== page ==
In January I thought I had written my last column about record-low interest rates, and just how much they can benefit home buyers and mortgage refinancers.
Like many people who figured interest rates had nowhere left to go but up, I was mistaken.
Borrowing $200,000 today for a 30-year mortgage would cost about $850 a year less, in annual payments, than borrowing that same amount in December. To put it another way, the payments on a $210,000 loan at today’s rates would be the same as the payments on a $200,000 loan secured in December.
For homeowners who already have mortgages, rising real estate values have been increasing the amount of equity those homeowners have, making it possible for more people to refinance. Owners who were “underwater” on their loans previously may now have a chance to jump to a lower interest rate. (Equity is what the property is worth, minus the outstanding debt. When the debt’s larger than the equity a loan is underwater).
Consider that a $200,000 mortgage loan, today, would cost $2,700 less each year than borrowing the same amount 10 years ago, during the height of the housing price bubble. The going interest rate was 5.62 during the first week of July, 2006, according to the feds who track such things.
Mortgage interest rates have now fallen to all-time lows. There are many reasons why, but the short and oversimplified version is, investors have been buying U.S. Treasury bonds as a safe haven during uncertain times — slow U.S. economic growth, negative interest rates overseas, the “Brexit” and other factors — and that pushes interest rates down.
These low interest rates will give home buyers one more opportunity to lock in long-term loan rates that are lower than they have ever been. They will give people with existing loans one more chance to refinance to record-low rates.
How low are we talking about? For people with good to excellent credit, 740 or better, a 30-year mortgage could be had this week at a fixed interest rate of 3.375 percent. A 15-year mortgage could be had for 2.75 percent, according to the folks at Lucey Mortgage in Mount Pleasant (disclosure: they handled my mortgage refinance last month).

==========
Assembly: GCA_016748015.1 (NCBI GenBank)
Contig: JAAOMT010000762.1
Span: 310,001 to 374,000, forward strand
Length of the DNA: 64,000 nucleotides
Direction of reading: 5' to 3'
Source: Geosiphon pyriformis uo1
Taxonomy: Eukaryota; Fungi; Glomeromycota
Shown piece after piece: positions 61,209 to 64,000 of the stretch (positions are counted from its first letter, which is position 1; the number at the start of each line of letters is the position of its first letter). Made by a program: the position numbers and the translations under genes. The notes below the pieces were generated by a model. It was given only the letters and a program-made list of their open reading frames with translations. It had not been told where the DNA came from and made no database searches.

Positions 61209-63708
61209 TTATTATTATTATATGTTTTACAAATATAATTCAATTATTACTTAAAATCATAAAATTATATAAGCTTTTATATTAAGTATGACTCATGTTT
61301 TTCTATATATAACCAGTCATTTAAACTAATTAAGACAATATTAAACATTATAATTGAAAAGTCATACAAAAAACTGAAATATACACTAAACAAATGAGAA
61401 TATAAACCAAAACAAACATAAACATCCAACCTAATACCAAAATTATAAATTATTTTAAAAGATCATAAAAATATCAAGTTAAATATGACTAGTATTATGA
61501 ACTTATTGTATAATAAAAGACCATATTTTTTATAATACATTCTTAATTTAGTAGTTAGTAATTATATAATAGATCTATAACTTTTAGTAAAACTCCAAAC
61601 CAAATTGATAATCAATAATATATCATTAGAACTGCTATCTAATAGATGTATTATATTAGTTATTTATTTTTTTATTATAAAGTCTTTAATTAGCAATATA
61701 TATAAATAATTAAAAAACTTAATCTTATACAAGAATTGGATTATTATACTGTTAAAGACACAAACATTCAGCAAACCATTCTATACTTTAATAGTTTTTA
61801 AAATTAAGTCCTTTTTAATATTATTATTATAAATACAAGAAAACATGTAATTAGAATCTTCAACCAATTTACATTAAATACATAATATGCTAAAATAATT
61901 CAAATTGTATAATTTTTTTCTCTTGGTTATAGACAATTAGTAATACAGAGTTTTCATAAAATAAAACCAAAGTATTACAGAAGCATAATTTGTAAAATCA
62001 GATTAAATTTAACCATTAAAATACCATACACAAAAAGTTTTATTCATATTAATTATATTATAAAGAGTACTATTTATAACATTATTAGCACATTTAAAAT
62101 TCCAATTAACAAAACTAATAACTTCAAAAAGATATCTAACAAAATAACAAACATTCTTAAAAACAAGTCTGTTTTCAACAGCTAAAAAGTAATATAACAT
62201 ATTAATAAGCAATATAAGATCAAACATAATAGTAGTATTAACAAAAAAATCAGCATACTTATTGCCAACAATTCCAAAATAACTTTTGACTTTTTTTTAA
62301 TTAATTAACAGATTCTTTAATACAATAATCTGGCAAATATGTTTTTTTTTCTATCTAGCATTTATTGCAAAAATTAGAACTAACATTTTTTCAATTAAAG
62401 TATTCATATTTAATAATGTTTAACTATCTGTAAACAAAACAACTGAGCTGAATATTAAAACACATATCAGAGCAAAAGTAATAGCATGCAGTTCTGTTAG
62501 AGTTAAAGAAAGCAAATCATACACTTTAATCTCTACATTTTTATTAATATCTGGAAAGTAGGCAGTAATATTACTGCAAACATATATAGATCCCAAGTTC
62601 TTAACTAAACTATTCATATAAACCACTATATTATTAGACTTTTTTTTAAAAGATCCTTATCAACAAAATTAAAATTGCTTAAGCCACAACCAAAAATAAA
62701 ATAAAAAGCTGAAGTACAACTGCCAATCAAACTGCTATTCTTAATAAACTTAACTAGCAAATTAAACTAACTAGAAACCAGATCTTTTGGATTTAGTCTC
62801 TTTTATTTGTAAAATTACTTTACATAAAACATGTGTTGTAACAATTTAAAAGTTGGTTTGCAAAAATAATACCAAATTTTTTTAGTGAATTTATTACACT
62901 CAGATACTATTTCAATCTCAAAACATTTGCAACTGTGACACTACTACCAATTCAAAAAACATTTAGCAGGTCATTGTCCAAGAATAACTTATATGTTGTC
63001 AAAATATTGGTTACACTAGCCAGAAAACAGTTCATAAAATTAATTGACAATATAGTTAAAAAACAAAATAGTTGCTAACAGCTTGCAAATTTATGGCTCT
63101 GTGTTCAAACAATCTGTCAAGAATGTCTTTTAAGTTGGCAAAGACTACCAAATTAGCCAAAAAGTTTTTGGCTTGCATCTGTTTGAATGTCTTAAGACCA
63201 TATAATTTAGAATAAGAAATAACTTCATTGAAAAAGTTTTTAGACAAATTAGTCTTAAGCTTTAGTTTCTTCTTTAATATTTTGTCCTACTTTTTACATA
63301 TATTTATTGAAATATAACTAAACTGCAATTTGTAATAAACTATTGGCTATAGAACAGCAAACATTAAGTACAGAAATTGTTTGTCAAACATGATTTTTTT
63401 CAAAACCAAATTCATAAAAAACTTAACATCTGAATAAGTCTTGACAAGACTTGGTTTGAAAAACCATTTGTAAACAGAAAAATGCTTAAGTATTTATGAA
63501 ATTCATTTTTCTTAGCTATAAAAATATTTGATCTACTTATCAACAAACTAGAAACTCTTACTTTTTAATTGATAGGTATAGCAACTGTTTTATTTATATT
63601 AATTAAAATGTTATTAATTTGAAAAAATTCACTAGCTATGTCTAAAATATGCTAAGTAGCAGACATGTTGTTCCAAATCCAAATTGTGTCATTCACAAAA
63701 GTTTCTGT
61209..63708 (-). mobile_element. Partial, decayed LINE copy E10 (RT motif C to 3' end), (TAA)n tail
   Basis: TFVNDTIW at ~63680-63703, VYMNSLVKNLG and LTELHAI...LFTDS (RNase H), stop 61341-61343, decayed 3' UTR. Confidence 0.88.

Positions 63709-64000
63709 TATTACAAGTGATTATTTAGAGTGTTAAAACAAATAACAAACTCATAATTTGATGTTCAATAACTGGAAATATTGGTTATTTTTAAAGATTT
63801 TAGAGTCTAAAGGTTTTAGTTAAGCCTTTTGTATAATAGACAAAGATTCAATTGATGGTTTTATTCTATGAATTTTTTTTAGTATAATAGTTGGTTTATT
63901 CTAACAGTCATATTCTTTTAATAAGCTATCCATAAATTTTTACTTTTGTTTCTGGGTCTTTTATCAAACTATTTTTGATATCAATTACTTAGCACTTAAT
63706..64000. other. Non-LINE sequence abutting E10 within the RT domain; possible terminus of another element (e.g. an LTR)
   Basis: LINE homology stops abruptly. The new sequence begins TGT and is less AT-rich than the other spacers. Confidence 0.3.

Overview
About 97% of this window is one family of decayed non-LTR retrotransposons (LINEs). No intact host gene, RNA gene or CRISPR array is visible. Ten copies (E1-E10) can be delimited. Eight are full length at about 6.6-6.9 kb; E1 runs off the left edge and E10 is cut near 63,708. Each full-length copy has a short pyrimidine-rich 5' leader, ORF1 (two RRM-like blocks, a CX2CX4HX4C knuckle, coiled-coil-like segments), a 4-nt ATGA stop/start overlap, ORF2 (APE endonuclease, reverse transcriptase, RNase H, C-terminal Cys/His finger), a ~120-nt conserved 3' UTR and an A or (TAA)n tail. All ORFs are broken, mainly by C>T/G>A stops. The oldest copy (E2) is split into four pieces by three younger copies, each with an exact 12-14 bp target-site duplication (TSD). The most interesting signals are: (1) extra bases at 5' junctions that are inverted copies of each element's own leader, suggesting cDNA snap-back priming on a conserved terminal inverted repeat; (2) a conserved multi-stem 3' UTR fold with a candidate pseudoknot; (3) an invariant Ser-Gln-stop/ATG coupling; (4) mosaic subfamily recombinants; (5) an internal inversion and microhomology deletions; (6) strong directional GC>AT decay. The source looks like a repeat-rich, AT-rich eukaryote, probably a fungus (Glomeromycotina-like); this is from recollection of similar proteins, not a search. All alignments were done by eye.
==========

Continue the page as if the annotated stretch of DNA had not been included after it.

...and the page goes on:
Potential home-buyers in South Carolina should also remember to inquire about getting a mortgage credit certificate. For those who qualify, obtaining a mortgage credit certificate from a lender before closing on a home purchase entitles the holder to an annual federal tax credit worth up to $2,000.
For those considering refinancing, here are a few important points to remember.
The decision to refinance depends on balancing the up-front costs against the expected savings, which will vary depending on the interest rate, the loan term, the closing costs, and how long the borrower expects to stay in the house. It’s easy to go online and see not only what the loan payment would be on a mortgage, but also how a refinance could help build equity more quickly (search online for “mortgage amortization calculation” — bankrate.com has a good one).
There are costs involved with refinancing, such as title research, an appraisal, a lawyer to review closing documents, and lender fees. Costs can vary widely, so compare closing costs as well as interest rates. When I shopped for my recent refinancing, I found costs that varied by as much as $1,500.
Refinancing can leave you with a longer mortgage, or a shorter one. Common terms are 30 or 15 years, but 20 years is also an option. Shorter-term loans build equity faster and have lower interest rates, but have higher monthly payments. The lowest payments come with 30-year loans, but most of the money goes towards interest in the early years.
Don’t overlook the fine print. Make sure a loan allows you to pay it off at any time, with no penalty, for example.
I won’t guess what the future holds, in terms of interest rates or the real estate market. What I know is that mortgage interest rates have never been lower. There may not be a better time to refinance, but if there is, I’ll write about it.